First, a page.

The United Kingdom and Kenya have strengthened their mutual bonds through a new Security Compact, with the aim of providing a safeguard for their citizens and the wider region. The agreement, signed on Wednesday, May 10, embodies the comprehensive scope of the UK-Kenya security collaboration.
The ceremony, which took place at Jogoo House, was graced by Kenya’s Interior CS Kithure Kindiki and UK Security Minister Tom Tugendhat. They were flanked by the UK’s High Commissioner to Kenya, Jane Marriot. The contract promises intensified cooperation in various areas, including combating terrorism, enhancing both aviation and maritime security, and offering mutual support in investigating and prosecuting terror-related cases, primarily through specialized courts.
“I am delighted to welcome UK Security Minister Rt. Hon. Tom Tugendhat for bilateral discussions and the signing of the Kenya-UK Security Compact 2023,” declared Kindiki. He further explained that the agreement would serve as a roadmap for cooperation in countering emerging security threats on national, regional, and global scales.
The Compact also focuses on the training of Kenyan police forces, aiming to bolster their capacity in handling complex criminal activities. “Our goal is to continually develop the skills of our tactical specialized units to counter intricate criminal endeavors, including banditry and money laundering,” added Kindiki.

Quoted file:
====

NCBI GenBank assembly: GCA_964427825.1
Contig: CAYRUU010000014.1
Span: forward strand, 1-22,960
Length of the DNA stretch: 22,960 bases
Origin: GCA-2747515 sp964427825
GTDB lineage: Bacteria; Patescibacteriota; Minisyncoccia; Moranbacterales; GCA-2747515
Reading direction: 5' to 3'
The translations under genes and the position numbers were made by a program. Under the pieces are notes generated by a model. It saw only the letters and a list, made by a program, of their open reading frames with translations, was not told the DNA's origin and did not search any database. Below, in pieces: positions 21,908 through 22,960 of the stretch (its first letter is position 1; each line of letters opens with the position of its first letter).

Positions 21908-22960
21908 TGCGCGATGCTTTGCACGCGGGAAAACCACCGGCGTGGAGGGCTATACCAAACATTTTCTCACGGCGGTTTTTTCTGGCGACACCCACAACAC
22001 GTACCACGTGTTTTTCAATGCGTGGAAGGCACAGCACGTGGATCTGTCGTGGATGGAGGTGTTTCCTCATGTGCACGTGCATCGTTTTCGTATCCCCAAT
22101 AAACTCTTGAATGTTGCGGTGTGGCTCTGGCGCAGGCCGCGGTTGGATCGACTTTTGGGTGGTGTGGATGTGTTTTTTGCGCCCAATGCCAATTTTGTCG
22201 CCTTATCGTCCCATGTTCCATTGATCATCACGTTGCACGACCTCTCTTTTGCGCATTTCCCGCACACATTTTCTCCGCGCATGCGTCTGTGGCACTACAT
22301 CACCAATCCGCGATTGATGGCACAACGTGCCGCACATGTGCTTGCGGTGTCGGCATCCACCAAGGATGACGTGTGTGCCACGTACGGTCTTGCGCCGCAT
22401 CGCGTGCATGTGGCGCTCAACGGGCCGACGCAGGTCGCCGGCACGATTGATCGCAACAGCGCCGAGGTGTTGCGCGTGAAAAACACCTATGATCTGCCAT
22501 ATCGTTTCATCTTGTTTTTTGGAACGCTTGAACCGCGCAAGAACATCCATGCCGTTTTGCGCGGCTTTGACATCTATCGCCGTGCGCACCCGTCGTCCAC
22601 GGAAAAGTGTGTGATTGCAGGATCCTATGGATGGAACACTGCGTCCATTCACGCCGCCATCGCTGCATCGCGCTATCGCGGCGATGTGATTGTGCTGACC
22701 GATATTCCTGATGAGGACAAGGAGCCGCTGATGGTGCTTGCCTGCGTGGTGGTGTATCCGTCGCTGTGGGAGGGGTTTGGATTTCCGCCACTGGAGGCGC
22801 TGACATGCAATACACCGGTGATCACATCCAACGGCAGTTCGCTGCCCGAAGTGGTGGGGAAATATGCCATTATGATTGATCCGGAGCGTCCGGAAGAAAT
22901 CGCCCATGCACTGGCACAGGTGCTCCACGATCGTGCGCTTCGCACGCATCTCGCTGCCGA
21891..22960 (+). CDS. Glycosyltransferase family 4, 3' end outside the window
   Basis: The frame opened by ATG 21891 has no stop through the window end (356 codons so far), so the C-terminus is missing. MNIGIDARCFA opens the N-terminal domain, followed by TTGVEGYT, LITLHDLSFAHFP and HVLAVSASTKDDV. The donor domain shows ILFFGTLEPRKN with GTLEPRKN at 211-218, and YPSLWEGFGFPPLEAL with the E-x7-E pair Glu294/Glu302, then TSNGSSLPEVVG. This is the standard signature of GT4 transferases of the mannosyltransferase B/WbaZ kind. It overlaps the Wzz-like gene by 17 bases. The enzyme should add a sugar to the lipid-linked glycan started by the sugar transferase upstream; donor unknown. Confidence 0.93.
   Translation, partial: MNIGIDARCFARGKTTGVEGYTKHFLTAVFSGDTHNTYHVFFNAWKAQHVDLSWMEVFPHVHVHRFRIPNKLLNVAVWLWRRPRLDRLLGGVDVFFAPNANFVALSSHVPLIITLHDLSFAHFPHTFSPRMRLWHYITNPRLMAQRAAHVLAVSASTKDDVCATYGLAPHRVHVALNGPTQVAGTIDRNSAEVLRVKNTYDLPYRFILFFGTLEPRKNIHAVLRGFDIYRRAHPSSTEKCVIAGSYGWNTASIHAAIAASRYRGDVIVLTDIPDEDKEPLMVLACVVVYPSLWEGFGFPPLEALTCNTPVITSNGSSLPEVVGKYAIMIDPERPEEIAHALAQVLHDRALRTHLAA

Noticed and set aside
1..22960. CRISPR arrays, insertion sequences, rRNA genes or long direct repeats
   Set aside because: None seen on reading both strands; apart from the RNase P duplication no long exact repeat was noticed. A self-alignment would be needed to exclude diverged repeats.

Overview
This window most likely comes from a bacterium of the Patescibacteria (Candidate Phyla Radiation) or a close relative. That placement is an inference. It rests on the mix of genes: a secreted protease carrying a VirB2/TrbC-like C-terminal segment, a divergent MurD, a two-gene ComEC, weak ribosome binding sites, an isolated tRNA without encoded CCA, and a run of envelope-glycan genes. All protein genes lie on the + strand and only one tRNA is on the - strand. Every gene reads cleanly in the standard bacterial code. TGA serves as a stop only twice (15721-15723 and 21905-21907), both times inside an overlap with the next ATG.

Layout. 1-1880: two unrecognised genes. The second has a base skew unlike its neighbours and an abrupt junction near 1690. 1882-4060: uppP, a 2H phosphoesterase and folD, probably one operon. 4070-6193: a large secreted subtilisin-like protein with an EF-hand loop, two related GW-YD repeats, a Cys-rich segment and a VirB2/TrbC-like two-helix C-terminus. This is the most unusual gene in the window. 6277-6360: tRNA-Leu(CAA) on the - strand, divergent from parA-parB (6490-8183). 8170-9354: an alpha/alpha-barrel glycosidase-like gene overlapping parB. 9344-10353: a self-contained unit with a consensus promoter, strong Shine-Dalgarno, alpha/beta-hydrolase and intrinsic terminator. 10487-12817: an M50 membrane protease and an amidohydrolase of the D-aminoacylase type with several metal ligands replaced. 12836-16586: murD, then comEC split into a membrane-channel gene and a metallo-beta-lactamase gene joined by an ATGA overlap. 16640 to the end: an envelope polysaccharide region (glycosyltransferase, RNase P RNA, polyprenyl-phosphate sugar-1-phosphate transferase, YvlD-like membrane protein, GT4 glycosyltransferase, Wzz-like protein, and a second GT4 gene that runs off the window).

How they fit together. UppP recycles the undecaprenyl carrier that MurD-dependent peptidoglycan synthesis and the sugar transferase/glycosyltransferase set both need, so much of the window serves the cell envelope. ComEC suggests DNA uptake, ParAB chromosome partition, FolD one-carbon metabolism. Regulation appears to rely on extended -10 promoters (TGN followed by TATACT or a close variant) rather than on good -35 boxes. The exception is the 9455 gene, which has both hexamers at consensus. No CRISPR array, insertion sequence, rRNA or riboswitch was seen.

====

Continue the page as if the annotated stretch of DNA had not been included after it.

Emphasizing the shared history between the two nations, UK’s Security Minister, Tom Tugendhat, endorsed the cooperation. He acknowledged Kenya’s vital role in East Africa’s security, stating, “Kenya matters to Britain. The sight of Kenyan troops marching with other Commonwealth forces at HM The King’s Coronation serves as a reminder of our shared history and the promise of a potent future.”
While in the country for a two-day tour focusing on security matters, Tugendhat highlighted the beneficial impact of the partnership, stating, “By collaborating with Kenya, we are ensuring the safety of both our nations.”
The signing of this Security Compact is another testament to the long-standing amiable relations between Kenya and the UK. Their cooperation spans a variety of domains, including socio-economic matters, security, and diplomacy. This was recently exemplified on March 8, when the Kenya-UK Economic Partnership Council signed its inaugural trade agreement in London, intending to boost the annual trade volume between the two nations, currently standing at KSh 167 billion (£1.1 billion). The deal aims to secure jobs, stimulate economic growth, and encourage agricultural development and manufacturing in Kenya.